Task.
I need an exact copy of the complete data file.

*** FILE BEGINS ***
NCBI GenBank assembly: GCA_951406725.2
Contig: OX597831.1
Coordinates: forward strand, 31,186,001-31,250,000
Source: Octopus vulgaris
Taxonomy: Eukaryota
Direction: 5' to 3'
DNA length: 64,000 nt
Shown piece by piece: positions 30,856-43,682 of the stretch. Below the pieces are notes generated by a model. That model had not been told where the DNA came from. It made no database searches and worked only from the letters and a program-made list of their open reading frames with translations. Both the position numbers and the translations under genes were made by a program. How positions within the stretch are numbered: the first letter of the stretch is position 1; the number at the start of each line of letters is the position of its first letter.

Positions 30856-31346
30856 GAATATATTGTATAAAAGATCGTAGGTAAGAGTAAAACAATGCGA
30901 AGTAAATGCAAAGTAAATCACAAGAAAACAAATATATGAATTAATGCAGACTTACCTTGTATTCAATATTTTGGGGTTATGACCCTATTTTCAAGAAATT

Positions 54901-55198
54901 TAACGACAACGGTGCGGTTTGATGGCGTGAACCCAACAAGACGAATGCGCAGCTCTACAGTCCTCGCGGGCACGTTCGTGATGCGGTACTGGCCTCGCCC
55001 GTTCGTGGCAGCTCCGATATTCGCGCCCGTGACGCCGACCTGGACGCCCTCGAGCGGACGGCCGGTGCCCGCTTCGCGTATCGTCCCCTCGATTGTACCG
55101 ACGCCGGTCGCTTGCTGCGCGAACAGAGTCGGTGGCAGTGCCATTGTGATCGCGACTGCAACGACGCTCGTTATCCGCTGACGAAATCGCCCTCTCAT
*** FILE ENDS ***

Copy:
NCBI GenBank assembly: GCA_951406725.2
Contig: OX597831.1
Coordinates: forward strand, 31,186,001-31,250,000
Source: Octopus vulgaris
Taxonomy: Eukaryota
Direction: 5' to 3'
DNA length: 64,000 nt
Shown piece by piece: positions 30,856-43,682 of the stretch. Below the pieces are notes generated by a model. That model had not been told where the DNA came from. It made no database searches and worked only from the letters and a program-made list of their open reading frames with translations. Both the position numbers and the translations under genes were made by a program. How positions within the stretch are numbered: the first letter of the stretch is position 1; the number at the start of each line of letters is the position of its first letter.

Positions 30856-31346
30856 GAATATATTGTATAAAAGATCGTAGGTAAGAGTAAAACAATGCGA
30901 AGTAAATGCAAAGTAAATCACAAGAAAACAAATATATGAATTAATGCAGACTTACCTTGTATTCAATATTTTGGGGTTATGACCCTATTTTCAAGAAATT

Positions 54901-55198
54901 TAACGACAACGGTGCGGTTTGATGGCGTGAACCCAACAAGACGAATGCGCAGCTCTACAGTCCTCGCGGGCACGTTCGTGATGCGGTACTGGCCTCGCCC
55001 GTTCGTGGCAGCTCCGATATTCGCGCCCGTGACGCCGACCTGGACGCCCTCGAGCGGACGGCCGGTGCCCGCTTCGCGTATCGTCCCCTCGATTGTACCG
55101 ACGCCGGTCGCTTGCTGCGCGAACAGAGTCGGTGGCAGTGCCATTGTGATCGCGACTGCAACGACGCTCGTTATCCGCTGACGAAATCGCCCTCTCAT